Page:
By Dennis Crouch
On his side of the blog, Professor David Hricik again raises the question of whether Section 101 can serve as the basis for a defense to patentability.
The basic notion is that the defenses to charges of patent infringement are listed in 35 U.S.C. § 282 and there is no statutory pathway for recognizing § 101 as such a defense. Hricik also discusses some amount of legislative history in drafting of the 1952 Patent Act that bolsters his conclusion. The Supreme Court approach makes sense then only by ignoring the statutory language and legislative history.
- Hricik, Are the Courts Correct in Their Assumption that a Patent Issued on Non-patentable Subject Matter is Invalid?
- Crouch, Can a Third Party Challenge Section 101 Subject Matter Eligibility in the USPTO's new Post-Grant Review Procedure?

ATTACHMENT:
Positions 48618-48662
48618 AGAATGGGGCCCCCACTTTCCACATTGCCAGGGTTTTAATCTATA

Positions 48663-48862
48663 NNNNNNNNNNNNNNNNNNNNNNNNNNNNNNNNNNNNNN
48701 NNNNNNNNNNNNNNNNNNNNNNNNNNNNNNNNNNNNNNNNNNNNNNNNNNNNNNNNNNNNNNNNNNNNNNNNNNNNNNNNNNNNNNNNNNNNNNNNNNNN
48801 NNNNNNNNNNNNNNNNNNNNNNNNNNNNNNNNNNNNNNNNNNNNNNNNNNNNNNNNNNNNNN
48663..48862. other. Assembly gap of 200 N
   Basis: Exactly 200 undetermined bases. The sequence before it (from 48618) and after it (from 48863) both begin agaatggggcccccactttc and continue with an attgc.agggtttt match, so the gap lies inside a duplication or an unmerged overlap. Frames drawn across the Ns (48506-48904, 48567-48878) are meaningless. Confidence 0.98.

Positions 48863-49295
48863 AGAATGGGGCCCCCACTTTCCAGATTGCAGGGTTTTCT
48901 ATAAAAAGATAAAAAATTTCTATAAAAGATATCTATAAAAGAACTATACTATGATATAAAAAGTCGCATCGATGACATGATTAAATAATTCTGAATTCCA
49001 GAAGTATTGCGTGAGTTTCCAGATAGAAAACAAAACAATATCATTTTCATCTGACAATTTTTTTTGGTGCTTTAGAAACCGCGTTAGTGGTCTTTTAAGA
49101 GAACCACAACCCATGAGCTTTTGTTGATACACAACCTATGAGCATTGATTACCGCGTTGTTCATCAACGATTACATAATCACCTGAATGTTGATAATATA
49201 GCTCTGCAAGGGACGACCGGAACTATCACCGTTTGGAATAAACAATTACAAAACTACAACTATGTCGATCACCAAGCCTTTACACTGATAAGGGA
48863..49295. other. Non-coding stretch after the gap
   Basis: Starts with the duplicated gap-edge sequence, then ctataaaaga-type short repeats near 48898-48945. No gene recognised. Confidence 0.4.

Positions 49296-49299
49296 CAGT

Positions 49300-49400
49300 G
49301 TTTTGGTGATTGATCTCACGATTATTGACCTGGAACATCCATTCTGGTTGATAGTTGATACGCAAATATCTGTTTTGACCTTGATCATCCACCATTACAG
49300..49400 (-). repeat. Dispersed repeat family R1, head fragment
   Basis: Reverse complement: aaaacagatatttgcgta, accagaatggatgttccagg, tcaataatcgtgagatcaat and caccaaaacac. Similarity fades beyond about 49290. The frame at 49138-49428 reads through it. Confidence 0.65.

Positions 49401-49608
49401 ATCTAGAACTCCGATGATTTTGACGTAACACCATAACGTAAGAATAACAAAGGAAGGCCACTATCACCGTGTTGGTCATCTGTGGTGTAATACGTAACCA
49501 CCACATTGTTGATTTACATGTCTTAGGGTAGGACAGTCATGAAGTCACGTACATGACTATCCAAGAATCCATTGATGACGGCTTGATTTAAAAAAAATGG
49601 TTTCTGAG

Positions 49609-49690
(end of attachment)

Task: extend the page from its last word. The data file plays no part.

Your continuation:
- Kappos, PTAB and Patentability Challenges (responding to my post above)
- Crouch, Beyond Question: RMail Challenges the Use of Subject Matter Eligibility as an Invalidity Defense
There are a few potential legal challenges on this question that are rising through the process, including the Versata case (Inter partes (CBM) review on eligibility grounds). In Sinclair-Allison v. Fifth Ave. Physician (2013-1177), the accused infringer is counter-intuitively agreeing with Hricik that subject matter eligibility is not a validity defense but instead is an off-book "eligibility defense." The point of the line of argument is that the presumption of validity shouldn't apply to eligibility challenges.